• Kate

    This book is reporter David Carr's answer to James Frey. For Carr's "junkie memoir," instead of just recalling (or fabricating) the past, he actually visits and interviews the people he did drugs with, bought drugs from, or hurt during the 1980s while he was an addict. He interviews his lawyers, his ex-girlfriends, his counselors, and the twin daughters whose birth inspired his recovery. He hopes this tactic will help him test his own memories and discover who he really was under the influence o [...]

  • Marti

    Eh, Carr rubs me the wrong way. I know, it would be irresponsible of me to judge a book by how much I like (or don't like) its author. So I'll try not to.Carr's goal here is truth. But there is something so over-the-top and smug about using the memoir format to dig up past acquaintances and videotape them commenting on those dark days. (Carr also notes that this is uncomfortable.) Sure he digs up some useful info and reveals a lot about our own version of the truth vs. reality. But even that met [...]

  • Renata

    YES: I read this because after David Carr died I read a hundred tweets and articles about him and did not know who he was, but it seemed like I should rectify that, if belatedly.I couldn't put this book down. It's vicious in its honesty and self-awareness. I haven't read very many addiction memoirs but it's clear that Carr was familiar with the genre and makes frequent references to common tropes. I'd imagine Carr's writing is a cut above many similar works--indeed, he essentially says that's wh [...]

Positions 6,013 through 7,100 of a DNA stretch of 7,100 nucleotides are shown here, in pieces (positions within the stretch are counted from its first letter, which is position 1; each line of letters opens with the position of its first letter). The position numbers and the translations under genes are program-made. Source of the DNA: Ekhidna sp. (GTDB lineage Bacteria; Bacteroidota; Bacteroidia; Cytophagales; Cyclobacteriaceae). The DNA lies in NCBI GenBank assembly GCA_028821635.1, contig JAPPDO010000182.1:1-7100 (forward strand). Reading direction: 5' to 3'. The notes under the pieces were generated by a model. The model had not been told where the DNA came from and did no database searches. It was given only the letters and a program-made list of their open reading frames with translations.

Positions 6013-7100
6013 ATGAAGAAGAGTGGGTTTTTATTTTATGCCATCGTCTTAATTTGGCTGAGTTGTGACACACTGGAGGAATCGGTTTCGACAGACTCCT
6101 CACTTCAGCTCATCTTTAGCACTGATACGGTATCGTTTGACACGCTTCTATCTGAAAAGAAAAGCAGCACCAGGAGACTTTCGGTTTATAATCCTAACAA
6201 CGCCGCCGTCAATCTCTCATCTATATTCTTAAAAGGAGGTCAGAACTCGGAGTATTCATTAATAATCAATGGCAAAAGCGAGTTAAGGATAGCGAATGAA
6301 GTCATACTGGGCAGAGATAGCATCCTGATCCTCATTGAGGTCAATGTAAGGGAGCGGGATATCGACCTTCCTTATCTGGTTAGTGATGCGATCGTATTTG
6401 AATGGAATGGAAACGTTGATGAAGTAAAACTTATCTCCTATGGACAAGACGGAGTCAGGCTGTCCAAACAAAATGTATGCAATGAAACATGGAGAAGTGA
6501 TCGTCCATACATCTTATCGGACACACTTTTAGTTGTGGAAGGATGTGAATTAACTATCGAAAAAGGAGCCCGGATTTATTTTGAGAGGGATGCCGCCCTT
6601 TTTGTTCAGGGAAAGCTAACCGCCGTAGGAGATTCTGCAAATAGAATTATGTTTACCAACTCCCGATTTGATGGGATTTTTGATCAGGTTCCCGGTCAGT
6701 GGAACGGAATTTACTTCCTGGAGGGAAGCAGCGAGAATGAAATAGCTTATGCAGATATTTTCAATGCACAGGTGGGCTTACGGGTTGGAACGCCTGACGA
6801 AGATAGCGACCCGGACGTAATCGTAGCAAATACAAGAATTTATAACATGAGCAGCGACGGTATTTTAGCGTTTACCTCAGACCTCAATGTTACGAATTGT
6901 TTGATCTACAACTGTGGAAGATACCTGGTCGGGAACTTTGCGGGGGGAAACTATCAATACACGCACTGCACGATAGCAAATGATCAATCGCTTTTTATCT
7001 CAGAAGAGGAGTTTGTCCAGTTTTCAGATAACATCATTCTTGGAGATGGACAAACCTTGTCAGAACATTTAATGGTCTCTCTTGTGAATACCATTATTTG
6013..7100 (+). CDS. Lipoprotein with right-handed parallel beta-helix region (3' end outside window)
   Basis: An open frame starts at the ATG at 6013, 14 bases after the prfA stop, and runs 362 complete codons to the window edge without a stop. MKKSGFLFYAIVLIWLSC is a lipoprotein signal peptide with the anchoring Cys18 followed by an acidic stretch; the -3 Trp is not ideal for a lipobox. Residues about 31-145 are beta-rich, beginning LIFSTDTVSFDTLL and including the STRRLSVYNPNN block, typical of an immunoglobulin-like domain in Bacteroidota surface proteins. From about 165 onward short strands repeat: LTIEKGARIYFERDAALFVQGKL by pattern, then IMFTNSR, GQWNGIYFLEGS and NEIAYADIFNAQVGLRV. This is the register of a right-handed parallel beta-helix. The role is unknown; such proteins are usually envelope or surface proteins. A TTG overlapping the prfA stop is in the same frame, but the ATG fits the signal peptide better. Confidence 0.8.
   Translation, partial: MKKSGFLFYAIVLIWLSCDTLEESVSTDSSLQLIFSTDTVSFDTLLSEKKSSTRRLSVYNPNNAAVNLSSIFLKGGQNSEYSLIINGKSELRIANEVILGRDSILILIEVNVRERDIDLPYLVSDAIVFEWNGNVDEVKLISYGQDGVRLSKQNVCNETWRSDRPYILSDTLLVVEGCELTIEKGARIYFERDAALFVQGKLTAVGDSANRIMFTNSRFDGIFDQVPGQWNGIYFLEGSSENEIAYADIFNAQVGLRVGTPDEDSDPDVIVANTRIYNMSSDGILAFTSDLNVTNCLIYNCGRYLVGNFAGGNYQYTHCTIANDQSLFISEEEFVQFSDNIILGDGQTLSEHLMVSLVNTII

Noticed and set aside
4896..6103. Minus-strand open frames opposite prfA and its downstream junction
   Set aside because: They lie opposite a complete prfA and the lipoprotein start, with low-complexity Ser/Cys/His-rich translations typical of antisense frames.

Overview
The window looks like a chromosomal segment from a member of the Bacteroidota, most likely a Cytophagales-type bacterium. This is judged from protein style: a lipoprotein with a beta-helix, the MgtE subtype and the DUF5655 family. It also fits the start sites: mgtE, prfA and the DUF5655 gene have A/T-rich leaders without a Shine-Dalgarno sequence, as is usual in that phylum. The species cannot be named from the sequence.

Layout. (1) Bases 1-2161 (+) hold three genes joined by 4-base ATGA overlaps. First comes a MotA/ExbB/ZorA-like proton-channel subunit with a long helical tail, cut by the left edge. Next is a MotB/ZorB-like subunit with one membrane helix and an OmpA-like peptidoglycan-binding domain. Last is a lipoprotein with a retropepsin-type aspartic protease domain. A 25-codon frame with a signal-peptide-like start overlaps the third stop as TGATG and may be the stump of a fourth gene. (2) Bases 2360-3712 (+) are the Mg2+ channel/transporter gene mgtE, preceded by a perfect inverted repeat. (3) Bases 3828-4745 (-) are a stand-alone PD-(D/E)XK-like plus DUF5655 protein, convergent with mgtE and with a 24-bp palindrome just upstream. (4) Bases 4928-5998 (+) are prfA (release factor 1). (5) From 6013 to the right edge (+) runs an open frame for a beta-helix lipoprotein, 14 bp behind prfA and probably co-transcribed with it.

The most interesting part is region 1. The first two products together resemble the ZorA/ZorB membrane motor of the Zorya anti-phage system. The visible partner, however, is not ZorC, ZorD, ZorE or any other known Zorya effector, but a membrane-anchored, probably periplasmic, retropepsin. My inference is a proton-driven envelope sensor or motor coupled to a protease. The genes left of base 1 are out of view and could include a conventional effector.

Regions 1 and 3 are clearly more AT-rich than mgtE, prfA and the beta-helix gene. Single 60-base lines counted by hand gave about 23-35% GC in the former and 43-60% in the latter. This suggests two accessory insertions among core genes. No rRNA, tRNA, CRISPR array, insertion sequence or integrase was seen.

• Rachael

    This book was like the addiction anti-memoir. I love how candid Carr is in his assessment of himself. He freely admits that the easy story would be that he was a generally good guy who took a couple of wrong turns and then got his life back on track. But instead, he tells the tough story: he was high, he was a jerk, he hit women, he left his twin baby girls in the car on a winter night while he went into a house to do drugs. I don't think memoir gets much more honest than this. It's a great stor [...]

  • Audacia Ray